Volume 6 Issue 10 - December 12, 2008
Dimethyl Isotope-Coded Affinity Selection (DICAS) for the Analysis of Free and Blocked N-termini of Proteins Using LC-MS/MS
Po-Tsun Shen, Jue-Liang Hsu and Shu-Hui Chen*

Department of Chemistry, College of Sciences, National Cheng Kung University
shchen@mail.ncku.edu.tw

Anal. Chem. 79, 9520-9530, 2007

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Analysis of protein N-termini is of great importance in both biological and methodological areas.  In the biological area, analysis on N-terminal sequences of proteins could provide many insights such as the proteolytic enzymes and modifications involved in protein synthesis process to assist in better understanding related mechanisms.  For example, during the protein synthesis in many eukaryotes, the initiator methionine of proteins is hydrolyzed and an acetyl group is added to the new N-terminal amino acid.1-3  Proteins that are membrane bound or are destined for excretion contain a signal sequence in their N-termini and it will be removed during the co-translational process.  Moreover, protein N-terminal processing steps are critical for regulating protein turnover in the cell.4,5  In methodological areas, analysis of protein N-termini is termed “positional proteomics”6 and it represents a selective strategy that simplifies the complexity of a proteome by selecting positionally defined peptides that could yield substantial information in protein identification strategies.  Since the two positional locations within every protein are the extreme ends- the N-terminal and C-terminal peptides, analysis of protein N-termini anchors the peptides at a precise location within the parent protein and thus greatly increase the confidences for protein identification.6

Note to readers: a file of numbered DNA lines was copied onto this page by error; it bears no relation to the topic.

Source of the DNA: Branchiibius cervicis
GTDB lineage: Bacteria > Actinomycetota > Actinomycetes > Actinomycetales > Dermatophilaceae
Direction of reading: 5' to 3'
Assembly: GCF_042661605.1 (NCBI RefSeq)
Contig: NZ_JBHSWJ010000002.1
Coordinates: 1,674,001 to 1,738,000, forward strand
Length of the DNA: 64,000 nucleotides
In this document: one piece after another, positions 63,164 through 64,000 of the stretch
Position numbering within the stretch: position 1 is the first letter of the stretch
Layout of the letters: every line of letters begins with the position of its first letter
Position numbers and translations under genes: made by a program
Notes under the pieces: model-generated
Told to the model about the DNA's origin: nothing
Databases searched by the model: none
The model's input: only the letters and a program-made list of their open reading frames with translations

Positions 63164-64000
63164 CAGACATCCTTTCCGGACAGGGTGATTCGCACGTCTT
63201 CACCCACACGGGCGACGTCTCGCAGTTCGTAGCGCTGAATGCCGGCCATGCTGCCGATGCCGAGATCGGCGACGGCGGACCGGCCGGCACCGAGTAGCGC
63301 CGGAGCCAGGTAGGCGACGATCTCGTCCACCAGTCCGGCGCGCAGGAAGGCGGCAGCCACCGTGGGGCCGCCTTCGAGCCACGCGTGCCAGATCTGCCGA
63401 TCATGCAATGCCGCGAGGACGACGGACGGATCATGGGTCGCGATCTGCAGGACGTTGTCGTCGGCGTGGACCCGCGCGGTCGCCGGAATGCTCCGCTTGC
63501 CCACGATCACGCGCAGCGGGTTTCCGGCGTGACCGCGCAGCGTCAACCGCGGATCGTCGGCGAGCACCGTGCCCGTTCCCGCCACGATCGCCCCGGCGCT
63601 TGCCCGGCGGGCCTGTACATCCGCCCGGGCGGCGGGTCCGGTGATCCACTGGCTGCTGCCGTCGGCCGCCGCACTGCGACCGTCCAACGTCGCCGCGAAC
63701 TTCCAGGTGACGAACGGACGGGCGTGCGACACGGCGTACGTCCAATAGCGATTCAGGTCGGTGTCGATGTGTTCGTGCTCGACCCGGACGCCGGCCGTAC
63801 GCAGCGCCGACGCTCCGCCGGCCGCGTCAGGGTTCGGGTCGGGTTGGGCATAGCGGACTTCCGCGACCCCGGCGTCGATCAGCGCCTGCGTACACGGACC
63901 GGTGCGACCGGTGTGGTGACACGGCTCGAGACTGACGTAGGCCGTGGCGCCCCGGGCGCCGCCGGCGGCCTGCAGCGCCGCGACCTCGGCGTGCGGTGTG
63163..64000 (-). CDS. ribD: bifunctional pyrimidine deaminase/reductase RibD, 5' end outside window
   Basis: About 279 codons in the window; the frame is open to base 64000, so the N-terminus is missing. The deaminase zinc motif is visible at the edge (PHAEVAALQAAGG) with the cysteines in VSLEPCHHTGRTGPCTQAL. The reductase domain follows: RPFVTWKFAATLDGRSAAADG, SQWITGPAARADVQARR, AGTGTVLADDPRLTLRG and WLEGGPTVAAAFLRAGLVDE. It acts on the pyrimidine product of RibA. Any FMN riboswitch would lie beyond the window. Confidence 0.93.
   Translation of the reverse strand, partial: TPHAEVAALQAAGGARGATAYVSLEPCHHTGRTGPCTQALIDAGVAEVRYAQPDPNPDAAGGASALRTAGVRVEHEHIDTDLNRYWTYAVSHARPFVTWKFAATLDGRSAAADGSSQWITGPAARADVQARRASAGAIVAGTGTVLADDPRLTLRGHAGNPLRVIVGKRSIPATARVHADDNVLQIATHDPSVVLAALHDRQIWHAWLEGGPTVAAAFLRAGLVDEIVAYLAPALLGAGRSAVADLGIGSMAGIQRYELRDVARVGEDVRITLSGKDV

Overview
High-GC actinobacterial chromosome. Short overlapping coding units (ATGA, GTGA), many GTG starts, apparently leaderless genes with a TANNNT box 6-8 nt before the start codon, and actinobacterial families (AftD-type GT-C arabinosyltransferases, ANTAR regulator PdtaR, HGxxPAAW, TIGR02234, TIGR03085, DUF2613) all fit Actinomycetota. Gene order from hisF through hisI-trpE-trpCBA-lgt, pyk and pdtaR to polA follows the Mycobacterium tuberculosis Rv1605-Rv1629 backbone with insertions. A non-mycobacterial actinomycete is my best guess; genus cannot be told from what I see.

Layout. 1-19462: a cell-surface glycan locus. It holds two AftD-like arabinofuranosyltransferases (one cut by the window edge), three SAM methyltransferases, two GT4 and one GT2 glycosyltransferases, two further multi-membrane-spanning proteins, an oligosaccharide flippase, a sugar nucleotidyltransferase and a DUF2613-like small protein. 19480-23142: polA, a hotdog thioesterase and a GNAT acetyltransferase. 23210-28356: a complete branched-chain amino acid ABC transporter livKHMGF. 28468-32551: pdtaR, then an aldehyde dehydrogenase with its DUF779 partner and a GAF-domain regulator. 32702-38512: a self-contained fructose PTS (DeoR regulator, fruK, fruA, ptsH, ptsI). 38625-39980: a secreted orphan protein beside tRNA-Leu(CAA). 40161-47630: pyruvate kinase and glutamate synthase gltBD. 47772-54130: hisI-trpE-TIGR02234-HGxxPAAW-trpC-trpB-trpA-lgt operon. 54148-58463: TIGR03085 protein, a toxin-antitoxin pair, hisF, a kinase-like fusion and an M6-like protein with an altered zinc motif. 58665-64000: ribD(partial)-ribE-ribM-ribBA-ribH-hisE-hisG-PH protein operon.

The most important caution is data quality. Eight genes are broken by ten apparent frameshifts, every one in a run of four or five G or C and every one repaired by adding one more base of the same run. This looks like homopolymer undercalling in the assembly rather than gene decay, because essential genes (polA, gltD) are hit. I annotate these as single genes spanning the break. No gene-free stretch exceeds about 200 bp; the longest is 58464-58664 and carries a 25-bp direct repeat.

Many methods have been reported for selective recovery of N-terminal peptides, including traditional Edman degradation and targeted chemical derivatizations designed to distinguish the N-terminal peptides and internal peptides.  For example, acetylation of free amino groups is coupled with 2,4,6-trinitrobenzenesulfonic acid to cause a strong hydrophobic shift and segregate from the unlabeled N-terminal peptides7 or coupled with biotin-avidin affinity selection to isolate the acetylated N-terminal peptides6; guanidination of ε-amino groups of lysines with o-methylisourea is coupled with biotinylcysteic acid reaction for affinity selection with the -amino group of the protein.8  Isotope-coded N-terminal protein sulphonation has also been reported for simultaneous protein identification and quantitation.9  So far, these reported methods are primarily designed to identify the free N-termini sequence of proteins.  In this report, we aim to analyze both the free and blocked N-termini of proteins simultaneously and demonstrate its potential usefulness in analyzing complex samples.